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8/22/2014
09:06 AM
David Wagner
David Wagner
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Geekend: Want To Be Smarter? Draw, Sing, Teach

Three new studies offer advice that can help us in the workplace.

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SaneIT
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SaneIT,
User Rank: Ninja
8/25/2014 | 7:24:06 AM
Re: You teach better what you need to learn
I just want to add to the list of things that help cognitive function.  Exercise is a big one as is taking up a hobby.  I think that the bigger picture here isn't art or music it is activity.  Humans who wind down to nothing and become vegetative also lower their brain function.  Those who keep engaged and moving tend to build up that cognitive function.   I think this is one of the reasons Google's side project love is so good for the company.  Keeping people from sinking into a rut is good for them.
WaqasAltaf
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WaqasAltaf,
User Rank: Ninja
8/24/2014 | 1:55:34 AM
Re: different kinds of intellegence
jastroff, in continuation to your point, companies must ensure that staff get a flavour of other tasks too therefore they must formally ensure that people get job rotation. Viewing things from a different angle leads to development of an innovative mind.
WaqasAltaf
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WaqasAltaf,
User Rank: Ninja
8/24/2014 | 1:38:01 AM
Re: No stranger
SachinEE, background music never works for me. I like pindrop silence to concentrate. Thank God I don't share a room with my colleagues in office else my performance would have been much lower.
nasimson
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nasimson,
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8/23/2014 | 9:30:52 PM
Re: Artist learning
@Impact:

I like the transition from STEM to STEAM. So what exactly do you do as a parent to foster creativity in your child. I particularly found drawing to be versatile, more handy, easy to manage and less messy.
SachinEE
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SachinEE,
User Rank: Ninja
8/23/2014 | 2:27:08 PM
No stranger
I am no stranger to the fact that a background music really helps you concentrate, and that is why most workplaces where workload is high use musical backgrounds. If we talk about a corporate group rather than children we see that even the lighting system and the temperature of the room can motivate a person to work harder.
Susan Fourtané
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Susan Fourtané,
User Rank: Ninja
8/23/2014 | 10:49:35 AM
You teach better what you need to learn
Dave, 

Quite interesting. I am no convinced that drawing skills are interconnected with being smarter as it is related with which brain hemisphere is in use and the kind of abilities developed in that part of the brain. There are multiple intelligences, not only one kind. 

The music study: being used to having music/noise as background doesn't make you smarter. You focus better later in a noisy working environment because you are used to doing stuff with noise in the background. 

A kid drawing a person with more than four limbs might not be drawing a human being but a different kind of being product of his imagination.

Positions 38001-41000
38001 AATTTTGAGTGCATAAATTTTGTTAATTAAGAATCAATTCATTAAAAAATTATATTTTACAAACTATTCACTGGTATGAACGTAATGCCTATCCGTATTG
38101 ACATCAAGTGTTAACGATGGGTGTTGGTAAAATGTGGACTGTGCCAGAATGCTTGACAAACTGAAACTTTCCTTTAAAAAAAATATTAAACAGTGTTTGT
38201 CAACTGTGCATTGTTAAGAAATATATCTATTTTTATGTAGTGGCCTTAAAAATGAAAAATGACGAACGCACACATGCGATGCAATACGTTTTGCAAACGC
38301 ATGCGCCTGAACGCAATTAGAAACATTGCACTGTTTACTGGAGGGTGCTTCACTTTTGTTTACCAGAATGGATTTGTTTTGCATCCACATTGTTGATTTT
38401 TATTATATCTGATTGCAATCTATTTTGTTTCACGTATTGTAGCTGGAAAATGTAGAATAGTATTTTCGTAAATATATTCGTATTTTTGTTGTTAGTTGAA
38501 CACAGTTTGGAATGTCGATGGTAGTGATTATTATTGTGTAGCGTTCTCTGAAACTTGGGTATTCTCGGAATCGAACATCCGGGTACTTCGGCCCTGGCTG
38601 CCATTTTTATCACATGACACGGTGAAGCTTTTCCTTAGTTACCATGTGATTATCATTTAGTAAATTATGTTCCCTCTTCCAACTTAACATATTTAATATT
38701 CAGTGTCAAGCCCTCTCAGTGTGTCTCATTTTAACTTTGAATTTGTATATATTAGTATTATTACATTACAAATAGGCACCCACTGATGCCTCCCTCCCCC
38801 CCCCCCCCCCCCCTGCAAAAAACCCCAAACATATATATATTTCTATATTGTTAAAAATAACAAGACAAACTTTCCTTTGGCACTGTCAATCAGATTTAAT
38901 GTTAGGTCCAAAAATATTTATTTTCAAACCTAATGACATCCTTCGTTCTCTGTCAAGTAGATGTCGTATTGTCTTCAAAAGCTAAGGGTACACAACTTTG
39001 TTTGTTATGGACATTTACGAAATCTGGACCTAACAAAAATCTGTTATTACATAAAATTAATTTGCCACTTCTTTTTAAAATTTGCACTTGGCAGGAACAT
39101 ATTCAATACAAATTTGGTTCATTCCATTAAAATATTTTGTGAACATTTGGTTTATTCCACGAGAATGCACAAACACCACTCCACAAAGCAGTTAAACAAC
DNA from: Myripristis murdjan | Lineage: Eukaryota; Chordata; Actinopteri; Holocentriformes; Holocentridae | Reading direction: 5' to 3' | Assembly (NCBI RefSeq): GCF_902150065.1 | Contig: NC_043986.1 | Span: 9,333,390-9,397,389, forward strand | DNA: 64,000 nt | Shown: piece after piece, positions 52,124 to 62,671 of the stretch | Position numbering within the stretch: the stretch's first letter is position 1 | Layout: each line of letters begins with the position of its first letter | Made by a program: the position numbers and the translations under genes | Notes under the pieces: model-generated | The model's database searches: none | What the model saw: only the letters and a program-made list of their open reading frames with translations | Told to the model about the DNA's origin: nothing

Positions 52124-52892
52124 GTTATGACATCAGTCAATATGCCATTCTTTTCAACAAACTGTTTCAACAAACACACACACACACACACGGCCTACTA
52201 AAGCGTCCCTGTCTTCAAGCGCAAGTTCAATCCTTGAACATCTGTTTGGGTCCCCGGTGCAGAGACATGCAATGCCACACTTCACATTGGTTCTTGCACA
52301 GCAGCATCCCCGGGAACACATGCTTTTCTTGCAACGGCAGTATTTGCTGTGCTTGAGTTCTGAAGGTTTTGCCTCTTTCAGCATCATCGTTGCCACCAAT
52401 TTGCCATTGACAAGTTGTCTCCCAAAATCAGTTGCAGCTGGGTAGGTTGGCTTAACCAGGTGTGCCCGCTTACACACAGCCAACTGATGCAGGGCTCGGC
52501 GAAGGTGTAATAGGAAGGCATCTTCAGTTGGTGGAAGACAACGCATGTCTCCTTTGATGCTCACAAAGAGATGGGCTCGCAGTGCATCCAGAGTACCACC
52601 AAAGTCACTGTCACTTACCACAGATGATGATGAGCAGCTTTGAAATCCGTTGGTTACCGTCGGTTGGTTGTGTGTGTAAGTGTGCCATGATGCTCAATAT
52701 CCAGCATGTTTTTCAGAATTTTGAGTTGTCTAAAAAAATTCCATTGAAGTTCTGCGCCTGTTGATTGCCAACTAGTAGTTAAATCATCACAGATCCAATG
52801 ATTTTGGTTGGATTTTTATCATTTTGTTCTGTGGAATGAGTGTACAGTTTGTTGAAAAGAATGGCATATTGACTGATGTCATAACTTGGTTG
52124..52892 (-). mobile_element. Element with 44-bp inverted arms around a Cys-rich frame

The recent study that says that teaching improves learning has not discovered anything new. Old studies have previously published that people teach better what they need to learn.

I don't think these "studies" have convinced me of anything, or have brought anything new.  

The drawing is super cute. :)

-Susan  
jastroff
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jastroff,
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8/22/2014 | 4:18:54 PM
Re: different kinds of intellegence
@dave -- all great ideas and I've done all of them. I like to think it makes me a more valued resource, and a better manager. Bringing this all into the workplace can be difficult, but getting people to move from their "defined paths" or ruts can bring about more innovative thinking and better problem solving, that is, if the company culture permits risk-taking
PedroGonzales
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PedroGonzales,
User Rank: Ninja
8/22/2014 | 2:05:07 PM
different kinds of intellegence
I think all these are great strategies but they measure a specific kind of intelligence.  Many other others authors in these area have indicated something refer to as emotional intelligence.  I think different kind of intelligence is what really makes a better person to deal with the various types of challenges we face in our daily lives.  I would encourage any one to pick up a pen or start playing an instrument.  They are fun hobbies. 
impactnow
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impactnow,
User Rank: Ninja
8/22/2014 | 2:04:08 PM
Artist learning

 

Dave I think this is great information especially at a time when our schools are eliminating programs in the arts. Children absolutely benefit from music appreciation theater and art in general, it provides them with different approaches to problems. The research has long existed that appreciation for classical music fuels math and science skills. My school is now expanding STEM to include STEAM or the inclusion of the arts. I personally have my child spend a lot of time in art related endeavors as well as traditional subjects because I see the benefit!

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